Pale straw color with hint of green; tropical fruit, pineapple, flowers on the nose; tropical fruits, golden apple, pear, drip of honey on the palate.
Dry; good acidity and minerality; full body, slight oiliness gives this character. Pecorino wines are serious whites rather than delicious; they engage the mind rather than shamelessly pleasuring the palate, which is not to say they are not enjoyable. This would be seriously good with cheese, especially cheese made from sheep milk (more below). It has intriguing complexity. There is a wave of minerality touching on metallic on the finish, especially after the wine has warmed in bottle or wine glass. All of which are reasons this virtually forgotten grape has made historic comeback and should be on your wine bucket list of tasting experiences.
Pecorino has a fascinating story and a vexing marketing situation. Pecorino is Italian word for “sheep” or “little sheep.” Part of the grape’s possible backstory is it got its name because sheep enjoy feasting on the crunchy, sweet grapes. Pecorino also is a tangy hard cheese made from sheep’s milk. Pecorino wines (such as this one) pair very well with pecorino cheeses (there are six main varieties of pecorino cheese, with Pecorino Romano likely the best known in the United States). So, pecorino is associated with sheep, cheese, and grapes.
Pecorino is primarily grown in Italy’s eastern coastal regions of Abruzzo and Marche. This wine comes from Abruzzo’s Terre di Chieti IGT, an Italian growing region in Abruzzo established in 1995. Although the ancient grapes date back to early Roman times, pecorino vines were feared to be extinct in the mid-20th century until a producer researching long-forgotten native vines in the 1980s found some still growing in one vineyard. By the mid-1990s, there were enough vines to begin making wine.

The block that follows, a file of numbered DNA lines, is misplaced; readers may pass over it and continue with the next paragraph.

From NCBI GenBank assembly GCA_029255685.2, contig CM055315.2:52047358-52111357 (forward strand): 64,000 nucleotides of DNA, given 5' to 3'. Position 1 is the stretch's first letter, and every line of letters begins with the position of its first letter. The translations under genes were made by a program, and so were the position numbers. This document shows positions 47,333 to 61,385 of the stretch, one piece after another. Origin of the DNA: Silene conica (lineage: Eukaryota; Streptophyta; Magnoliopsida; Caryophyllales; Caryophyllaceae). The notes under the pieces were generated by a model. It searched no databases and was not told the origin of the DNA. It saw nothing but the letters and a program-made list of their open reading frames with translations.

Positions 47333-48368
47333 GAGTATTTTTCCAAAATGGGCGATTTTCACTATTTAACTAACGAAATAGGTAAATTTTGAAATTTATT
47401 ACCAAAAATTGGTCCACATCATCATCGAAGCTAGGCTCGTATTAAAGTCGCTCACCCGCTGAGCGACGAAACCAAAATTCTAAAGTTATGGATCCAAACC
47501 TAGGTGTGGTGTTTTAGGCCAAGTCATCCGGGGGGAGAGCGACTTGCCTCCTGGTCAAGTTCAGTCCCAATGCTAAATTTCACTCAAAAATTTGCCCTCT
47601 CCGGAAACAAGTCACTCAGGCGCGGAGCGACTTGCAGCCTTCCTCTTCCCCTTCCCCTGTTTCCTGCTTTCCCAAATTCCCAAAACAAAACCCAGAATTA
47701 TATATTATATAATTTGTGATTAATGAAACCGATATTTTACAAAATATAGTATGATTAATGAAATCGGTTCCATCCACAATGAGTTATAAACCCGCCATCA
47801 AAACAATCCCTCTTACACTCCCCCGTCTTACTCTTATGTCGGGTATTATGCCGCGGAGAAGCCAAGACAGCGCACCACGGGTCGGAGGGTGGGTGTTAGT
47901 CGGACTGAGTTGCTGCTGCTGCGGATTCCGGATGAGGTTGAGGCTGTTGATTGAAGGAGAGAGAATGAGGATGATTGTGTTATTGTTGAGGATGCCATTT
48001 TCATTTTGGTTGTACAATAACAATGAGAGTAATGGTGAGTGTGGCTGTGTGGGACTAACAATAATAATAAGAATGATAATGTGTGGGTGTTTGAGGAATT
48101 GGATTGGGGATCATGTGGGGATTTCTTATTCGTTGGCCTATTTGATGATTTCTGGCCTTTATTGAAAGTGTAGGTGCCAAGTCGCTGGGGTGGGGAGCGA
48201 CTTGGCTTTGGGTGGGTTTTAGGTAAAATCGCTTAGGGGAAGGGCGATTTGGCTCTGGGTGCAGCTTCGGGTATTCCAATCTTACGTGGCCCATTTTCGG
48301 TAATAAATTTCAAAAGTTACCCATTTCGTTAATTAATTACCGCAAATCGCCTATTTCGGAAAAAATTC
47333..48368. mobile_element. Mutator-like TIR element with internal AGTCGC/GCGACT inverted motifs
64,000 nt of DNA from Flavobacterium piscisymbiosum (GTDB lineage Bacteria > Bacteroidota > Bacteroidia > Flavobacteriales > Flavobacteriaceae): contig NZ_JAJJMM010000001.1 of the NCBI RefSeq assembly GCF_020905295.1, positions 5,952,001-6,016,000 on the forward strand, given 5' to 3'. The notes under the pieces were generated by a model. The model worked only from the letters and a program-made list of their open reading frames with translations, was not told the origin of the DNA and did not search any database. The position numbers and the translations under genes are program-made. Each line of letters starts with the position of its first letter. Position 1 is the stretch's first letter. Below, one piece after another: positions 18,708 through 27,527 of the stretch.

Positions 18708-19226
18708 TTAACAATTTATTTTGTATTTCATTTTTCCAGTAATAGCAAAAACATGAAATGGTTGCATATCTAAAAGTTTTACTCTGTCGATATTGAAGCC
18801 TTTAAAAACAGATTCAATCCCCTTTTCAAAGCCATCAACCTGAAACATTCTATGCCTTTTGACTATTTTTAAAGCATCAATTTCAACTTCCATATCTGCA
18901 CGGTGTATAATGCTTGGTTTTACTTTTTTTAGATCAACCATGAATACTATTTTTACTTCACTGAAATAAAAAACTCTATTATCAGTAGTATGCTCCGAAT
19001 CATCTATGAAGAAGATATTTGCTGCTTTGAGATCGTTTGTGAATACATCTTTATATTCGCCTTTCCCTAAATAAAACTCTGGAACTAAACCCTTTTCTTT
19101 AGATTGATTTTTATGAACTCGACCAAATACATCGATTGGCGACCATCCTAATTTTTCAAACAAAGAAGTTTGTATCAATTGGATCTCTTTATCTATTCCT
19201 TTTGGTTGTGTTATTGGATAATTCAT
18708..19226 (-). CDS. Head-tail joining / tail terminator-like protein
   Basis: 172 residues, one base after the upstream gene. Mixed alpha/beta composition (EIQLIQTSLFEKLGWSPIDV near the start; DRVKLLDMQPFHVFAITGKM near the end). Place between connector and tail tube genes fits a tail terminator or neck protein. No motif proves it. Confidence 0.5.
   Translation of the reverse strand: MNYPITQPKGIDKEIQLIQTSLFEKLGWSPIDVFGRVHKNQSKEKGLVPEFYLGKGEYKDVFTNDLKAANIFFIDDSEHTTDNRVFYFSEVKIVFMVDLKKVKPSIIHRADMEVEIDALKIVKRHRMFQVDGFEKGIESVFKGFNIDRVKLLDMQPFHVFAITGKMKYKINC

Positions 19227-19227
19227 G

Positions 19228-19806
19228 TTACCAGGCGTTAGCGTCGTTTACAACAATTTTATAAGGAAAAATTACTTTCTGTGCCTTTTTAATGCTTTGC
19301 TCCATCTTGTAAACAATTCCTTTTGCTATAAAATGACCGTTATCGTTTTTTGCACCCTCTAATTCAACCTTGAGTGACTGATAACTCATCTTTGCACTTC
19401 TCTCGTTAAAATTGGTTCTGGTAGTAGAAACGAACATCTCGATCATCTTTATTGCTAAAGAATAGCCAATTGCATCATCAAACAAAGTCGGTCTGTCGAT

In the 21st century, the varietal enjoys exponential growth, moving also into Umbria and Tuscany, although Abruzzo accounts for 56% of plantings and Marche 40%. The grapes ripen early and are generous with acidity, making pecorino useful in the winery, and they have high sugar content, also making them useful. Vines do particularly well in high altitudes where there is good sunlight exposure and cool nights. As the world searches for new tastes and new places to grow grapes, pecorino has enjoyed a robust return to wine cellars of folks expanding beyond the universal varietals you can find in any wine/grocery store.
Citra Vini was founded in 1973 as a consortium of nine wine cellars and some 5,000 winegrowers in the province of Chieti, the historic cradle of Montepulciano d’Abruzzo and Trebbiano d’Abruzzo. The cellar is one of the largest in central-southern Italy, equipped with Slavonian barrels ranging from 660 to 4,000 gallon capacities. Barrel/barrique finishing gives Citra Vini wines texture and subtle elements that are different from wines aged in new or almost-new smaller barrels. The company distributes wine in 50 countries and uses a fast distribution network to get young, fresh wines such as this effort to market. Because of its relative obscurity and food friendliness, it has become a darling of trendy restaurants.
Citra Vini Niro Pecorino Terre di Chieti IGT 2016 is not your everyday, run-of-the-mill white wine, which makes it very attractive to a segment of the wine market. You should attempt to find it and give it a try, if for no other reason than to have added that to your “yes, I have tasted that” list, but also because this is very nice wine. Pair with cheeses, white meats, seafood; also works as a conversation-starter aperitif served cold. $18